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Green urbanisation


Terry D Bennett explains how sustainable cities can be created through a synchronised approach

One of the biggest challenges faced by our world is the rapid urbanization happening across geographies – something more pertinent in emerging economies like India. Obviously, the existing infrastructure is unable to cope with the fast paced growth taking place in our cities.
This brings us to creating new infrastructure that ideally should be built with a long-term vision but is not necessarily done so. Unfortunately, there is a severe disconnect amongst these three phenomena causing most of our cities and towns to become metropolitan nightmares in every sense adding sinfully to the environment’s burdens.

The answer lies in connecting all three – urbanization, existing infrastructure and new infrastructure – in a synergistic manner. It is this synchronized connect that will help us create sustainable cities for our world. If you examine this issue to the core, you will realise that it can be addressed right at the design stage. In fact, it should be addressed at that stage.
We all know by now (hopefully!) that it is this all important stage that determines environmental impact of everything we do or create. The decisions taken by designers and engineers today will invariably affect the world years, decades, or even centuries into the future (assuming that our planet will last for centuries!).

Our experiences have taught us that most of the sustainability challenges that the world faces today reflect the unintended consequences of wrong design decisions of the past. Thankfully, we now know that smart design means sustainable design.
In the context of creating sustainable cities and a better world, the concept of digital cities can be of immense use. Yes, we need more green buildings since they have a considerably less environmental impact. It is time we stopped arguing that green buildings cost more; the fact is, if you have the correct design, you can substantially bring down the cost. The returns very easily offset the initial cost (investment).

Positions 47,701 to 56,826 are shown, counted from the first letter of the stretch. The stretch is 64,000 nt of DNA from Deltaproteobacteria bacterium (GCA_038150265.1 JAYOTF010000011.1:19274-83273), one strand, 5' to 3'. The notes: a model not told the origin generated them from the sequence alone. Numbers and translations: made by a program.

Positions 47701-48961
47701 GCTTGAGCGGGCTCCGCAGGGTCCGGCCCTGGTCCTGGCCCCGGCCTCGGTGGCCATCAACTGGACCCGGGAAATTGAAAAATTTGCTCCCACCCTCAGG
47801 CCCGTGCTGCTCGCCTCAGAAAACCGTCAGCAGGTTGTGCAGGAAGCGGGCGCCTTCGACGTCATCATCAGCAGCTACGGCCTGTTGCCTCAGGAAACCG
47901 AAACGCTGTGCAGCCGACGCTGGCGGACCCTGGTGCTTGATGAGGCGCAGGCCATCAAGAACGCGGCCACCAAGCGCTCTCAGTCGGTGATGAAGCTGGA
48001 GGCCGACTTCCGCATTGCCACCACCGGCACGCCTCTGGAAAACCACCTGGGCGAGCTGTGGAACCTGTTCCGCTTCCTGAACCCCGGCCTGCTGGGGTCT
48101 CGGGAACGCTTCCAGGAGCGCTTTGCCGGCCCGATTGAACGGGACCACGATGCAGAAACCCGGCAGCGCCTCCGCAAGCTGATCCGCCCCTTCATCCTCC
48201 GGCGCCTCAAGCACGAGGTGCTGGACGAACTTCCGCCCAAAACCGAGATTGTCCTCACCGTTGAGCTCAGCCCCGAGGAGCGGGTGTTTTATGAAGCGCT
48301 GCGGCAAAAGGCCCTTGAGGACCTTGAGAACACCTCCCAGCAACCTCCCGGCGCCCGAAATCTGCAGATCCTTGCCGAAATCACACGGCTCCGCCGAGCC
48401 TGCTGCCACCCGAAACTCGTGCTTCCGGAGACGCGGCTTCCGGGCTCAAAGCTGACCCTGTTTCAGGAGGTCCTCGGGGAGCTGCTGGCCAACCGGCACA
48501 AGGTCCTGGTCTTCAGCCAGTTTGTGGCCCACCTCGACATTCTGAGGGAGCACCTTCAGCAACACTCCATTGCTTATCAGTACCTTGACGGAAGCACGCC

While creating green buildings would be the first step, the concept of a digital city would help create a truly sustainable urbanscape. Digital cities means a collaborative environment created around a detailed 3D city model that allows users from the public, city government, construction and business communities to leverage technology solutions.
Thus, they can visualize, analyze and simulate real-world city scenarios to improve decision making and provide a common environment for sharing information. It can also help in identifying, diagnosing and even predicting problems of every scale that any city could experience. Consider a complex large scale structure in the midst of a digital city.
A 3D model of this structure will capture every possible change that it will undergo thus offering a good structural analysis. This will help the authorities prepare for and even avert worst case scenarios.
(As told to Niranjan Mudholkar)

Terry D Bennett is Senior Industry Manager, civil engineering and construction for Autodesk

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